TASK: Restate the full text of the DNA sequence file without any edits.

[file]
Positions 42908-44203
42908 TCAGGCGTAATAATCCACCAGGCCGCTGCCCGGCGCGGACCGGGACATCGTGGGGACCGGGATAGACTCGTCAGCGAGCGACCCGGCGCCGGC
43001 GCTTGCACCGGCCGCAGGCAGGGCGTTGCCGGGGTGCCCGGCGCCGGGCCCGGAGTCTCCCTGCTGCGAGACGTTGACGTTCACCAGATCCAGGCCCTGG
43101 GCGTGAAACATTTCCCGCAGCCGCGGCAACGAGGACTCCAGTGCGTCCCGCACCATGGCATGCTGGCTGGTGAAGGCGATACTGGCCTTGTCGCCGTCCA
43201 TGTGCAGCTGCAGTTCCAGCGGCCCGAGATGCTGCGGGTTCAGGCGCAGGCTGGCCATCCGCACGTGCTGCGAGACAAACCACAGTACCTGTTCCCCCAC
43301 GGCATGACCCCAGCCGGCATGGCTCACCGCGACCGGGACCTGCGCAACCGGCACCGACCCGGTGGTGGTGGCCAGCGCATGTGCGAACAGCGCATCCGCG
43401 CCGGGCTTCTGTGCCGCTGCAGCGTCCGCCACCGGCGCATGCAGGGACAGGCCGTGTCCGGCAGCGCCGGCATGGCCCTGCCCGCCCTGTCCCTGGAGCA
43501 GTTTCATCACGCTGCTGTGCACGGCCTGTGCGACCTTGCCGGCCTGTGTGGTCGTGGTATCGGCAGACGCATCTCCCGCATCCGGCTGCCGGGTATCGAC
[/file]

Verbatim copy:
Positions 42908-44203
42908 TCAGGCGTAATAATCCACCAGGCCGCTGCCCGGCGCGGACCGGGACATCGTGGGGACCGGGATAGACTCGTCAGCGAGCGACCCGGCGCCGGC
43001 GCTTGCACCGGCCGCAGGCAGGGCGTTGCCGGGGTGCCCGGCGCCGGGCCCGGAGTCTCCCTGCTGCGAGACGTTGACGTTCACCAGATCCAGGCCCTGG
43101 GCGTGAAACATTTCCCGCAGCCGCGGCAACGAGGACTCCAGTGCGTCCCGCACCATGGCATGCTGGCTGGTGAAGGCGATACTGGCCTTGTCGCCGTCCA
43201 TGTGCAGCTGCAGTTCCAGCGGCCCGAGATGCTGCGGGTTCAGGCGCAGGCTGGCCATCCGCACGTGCTGCGAGACAAACCACAGTACCTGTTCCCCCAC
43301 GGCATGACCCCAGCCGGCATGGCTCACCGCGACCGGGACCTGCGCAACCGGCACCGACCCGGTGGTGGTGGCCAGCGCATGTGCGAACAGCGCATCCGCG
43401 CCGGGCTTCTGTGCCGCTGCAGCGTCCGCCACCGGCGCATGCAGGGACAGGCCGTGTCCGGCAGCGCCGGCATGGCCCTGCCCGCCCTGTCCCTGGAGCA
43501 GTTTCATCACGCTGCTGTGCACGGCCTGTGCGACCTTGCCGGCCTGTGTGGTCGTGGTATCGGCAGACGCATCTCCCGCATCCGGCTGCCGGGTATCGAC